Ethan gave a particularly stirring and effective speech at the Nantucket Project last week.
I enjoyed this quote defining who we are as drug policy reformers:
We’re the people who love drugs, we’re the people who hate drugs, we’re the people who don’t give a damn about drugs, but every one of us believes that the war on drugs is not the way to deal with the reality of drugs in our society.
The speech is about 20 minutes, but it’s quite engaging, so the time flies by. Very nice job and worth a watch.
I struggled a little bit with his drug policy reform objective statement:
The objective of drug policy reform is to reduce the role of criminalization and the criminal justice system in drug control to the maximum extent consistent with protecting public safety and health.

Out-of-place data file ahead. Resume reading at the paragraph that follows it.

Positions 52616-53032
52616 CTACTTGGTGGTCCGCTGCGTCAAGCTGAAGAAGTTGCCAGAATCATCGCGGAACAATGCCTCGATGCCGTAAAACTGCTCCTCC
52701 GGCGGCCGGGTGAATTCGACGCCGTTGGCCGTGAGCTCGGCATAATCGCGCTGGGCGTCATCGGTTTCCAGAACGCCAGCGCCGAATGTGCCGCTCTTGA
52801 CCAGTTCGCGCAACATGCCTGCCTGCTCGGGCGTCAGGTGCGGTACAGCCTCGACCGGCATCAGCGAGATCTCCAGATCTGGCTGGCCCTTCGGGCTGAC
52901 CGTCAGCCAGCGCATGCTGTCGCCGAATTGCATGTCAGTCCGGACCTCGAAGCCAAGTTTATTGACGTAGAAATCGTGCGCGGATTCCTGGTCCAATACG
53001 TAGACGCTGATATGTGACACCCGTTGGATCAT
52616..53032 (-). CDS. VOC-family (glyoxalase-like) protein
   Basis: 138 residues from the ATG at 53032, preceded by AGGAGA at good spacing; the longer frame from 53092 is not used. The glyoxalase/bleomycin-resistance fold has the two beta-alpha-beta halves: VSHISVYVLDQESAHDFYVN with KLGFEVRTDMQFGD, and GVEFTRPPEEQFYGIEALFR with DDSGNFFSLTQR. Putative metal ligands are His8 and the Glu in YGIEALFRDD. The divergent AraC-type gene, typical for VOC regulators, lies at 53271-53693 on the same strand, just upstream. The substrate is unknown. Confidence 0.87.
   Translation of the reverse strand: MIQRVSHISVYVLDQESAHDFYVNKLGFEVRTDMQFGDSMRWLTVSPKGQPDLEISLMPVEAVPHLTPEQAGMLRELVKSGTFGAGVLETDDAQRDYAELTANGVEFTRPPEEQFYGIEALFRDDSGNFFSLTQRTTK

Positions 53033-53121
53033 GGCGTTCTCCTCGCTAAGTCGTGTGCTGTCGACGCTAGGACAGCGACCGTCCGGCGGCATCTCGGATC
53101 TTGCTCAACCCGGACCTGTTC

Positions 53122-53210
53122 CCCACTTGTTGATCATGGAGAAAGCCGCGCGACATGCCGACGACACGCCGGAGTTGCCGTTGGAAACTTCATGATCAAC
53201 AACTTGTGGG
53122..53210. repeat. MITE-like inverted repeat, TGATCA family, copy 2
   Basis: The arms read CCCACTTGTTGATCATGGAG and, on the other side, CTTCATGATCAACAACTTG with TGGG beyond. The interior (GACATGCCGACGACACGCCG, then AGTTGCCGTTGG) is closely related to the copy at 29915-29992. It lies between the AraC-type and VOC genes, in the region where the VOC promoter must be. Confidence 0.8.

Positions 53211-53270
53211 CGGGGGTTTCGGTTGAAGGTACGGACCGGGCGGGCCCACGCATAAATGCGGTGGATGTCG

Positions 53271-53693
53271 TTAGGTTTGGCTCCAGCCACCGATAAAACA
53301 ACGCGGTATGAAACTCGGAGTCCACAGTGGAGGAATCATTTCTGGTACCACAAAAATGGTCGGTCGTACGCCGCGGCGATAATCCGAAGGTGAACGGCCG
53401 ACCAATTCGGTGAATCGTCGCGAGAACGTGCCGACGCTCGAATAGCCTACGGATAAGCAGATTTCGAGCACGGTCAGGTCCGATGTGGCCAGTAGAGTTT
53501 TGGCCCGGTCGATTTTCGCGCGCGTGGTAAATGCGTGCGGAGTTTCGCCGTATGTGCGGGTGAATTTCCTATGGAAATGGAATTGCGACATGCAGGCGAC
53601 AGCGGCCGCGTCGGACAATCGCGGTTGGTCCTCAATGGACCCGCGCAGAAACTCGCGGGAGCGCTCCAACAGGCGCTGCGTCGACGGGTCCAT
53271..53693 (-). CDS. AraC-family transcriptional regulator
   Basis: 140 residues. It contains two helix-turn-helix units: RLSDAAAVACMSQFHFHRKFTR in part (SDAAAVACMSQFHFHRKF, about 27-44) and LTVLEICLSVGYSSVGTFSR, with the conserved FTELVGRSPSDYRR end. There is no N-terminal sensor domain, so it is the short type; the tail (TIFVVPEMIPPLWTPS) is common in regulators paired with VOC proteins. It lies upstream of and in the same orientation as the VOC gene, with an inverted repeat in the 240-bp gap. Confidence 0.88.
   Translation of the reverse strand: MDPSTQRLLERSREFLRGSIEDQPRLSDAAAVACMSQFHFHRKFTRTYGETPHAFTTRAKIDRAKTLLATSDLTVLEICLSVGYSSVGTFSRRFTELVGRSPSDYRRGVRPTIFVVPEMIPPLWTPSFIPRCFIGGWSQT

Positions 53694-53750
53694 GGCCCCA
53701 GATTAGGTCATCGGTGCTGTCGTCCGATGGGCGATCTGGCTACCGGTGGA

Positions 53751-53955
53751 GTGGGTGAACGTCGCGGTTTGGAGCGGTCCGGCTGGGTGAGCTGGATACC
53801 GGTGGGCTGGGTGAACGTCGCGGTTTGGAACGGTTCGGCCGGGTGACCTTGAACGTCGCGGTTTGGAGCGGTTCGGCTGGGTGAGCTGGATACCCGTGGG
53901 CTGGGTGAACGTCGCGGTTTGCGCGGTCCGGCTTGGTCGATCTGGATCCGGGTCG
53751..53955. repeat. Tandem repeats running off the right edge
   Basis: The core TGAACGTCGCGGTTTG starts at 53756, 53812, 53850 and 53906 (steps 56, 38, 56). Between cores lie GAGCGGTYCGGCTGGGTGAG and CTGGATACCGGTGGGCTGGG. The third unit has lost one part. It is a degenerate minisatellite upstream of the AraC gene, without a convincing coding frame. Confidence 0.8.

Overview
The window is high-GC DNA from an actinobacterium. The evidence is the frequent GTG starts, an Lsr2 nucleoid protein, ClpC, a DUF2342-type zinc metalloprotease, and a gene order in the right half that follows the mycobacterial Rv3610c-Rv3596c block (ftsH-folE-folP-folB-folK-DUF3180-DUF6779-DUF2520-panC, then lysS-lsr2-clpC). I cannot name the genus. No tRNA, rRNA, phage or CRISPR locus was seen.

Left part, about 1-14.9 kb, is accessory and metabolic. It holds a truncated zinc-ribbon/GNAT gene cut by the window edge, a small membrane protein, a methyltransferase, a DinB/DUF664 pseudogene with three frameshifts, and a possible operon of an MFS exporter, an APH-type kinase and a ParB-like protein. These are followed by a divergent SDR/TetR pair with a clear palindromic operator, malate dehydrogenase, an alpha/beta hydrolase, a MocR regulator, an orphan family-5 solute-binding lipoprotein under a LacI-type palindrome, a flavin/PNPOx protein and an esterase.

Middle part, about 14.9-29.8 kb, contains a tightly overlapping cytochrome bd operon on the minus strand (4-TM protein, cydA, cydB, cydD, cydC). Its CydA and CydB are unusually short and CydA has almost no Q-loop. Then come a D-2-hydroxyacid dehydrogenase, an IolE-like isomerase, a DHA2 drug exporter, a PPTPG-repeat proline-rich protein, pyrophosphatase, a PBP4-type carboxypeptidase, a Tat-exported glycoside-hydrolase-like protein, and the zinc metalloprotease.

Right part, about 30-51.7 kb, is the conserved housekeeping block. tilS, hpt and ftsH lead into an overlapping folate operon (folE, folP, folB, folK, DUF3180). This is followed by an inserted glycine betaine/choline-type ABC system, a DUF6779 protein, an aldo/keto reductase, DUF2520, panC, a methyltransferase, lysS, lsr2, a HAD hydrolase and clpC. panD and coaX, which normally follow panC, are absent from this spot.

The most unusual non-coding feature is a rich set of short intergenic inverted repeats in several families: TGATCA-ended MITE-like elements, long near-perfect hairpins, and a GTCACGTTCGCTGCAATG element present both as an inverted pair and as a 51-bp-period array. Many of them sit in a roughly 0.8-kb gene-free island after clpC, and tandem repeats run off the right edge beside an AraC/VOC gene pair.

I think it’s a good statement — he’s definitely on the right track and he’s trying not to make it even longer or more convoluted, but I guess my own bias is that I’m not sure that “reduce” is a sufficiently strong term when talking about the criminal justice system and drug policy. Because it isn’t just a matter of lessening the devastation of the criminal justice system, but also of recognizing that other methods besides the criminal justice system can be more effective in reducing the harms of drug abuse (without adding their own harms).
Perhaps adding two words: “…to reduce and replace the role of criminalization…” would strengthen that statement a bit.
Alternatively, I might take a different approach to the notion and say that the ultimate goal of drug policy reform is to achieve a system of drug controls whereby the negative effects of drug abuse are lessened to the extent possible without adding negative effects to society from the controls themselves. (That’s also not perfect, but I may continue to work on it.)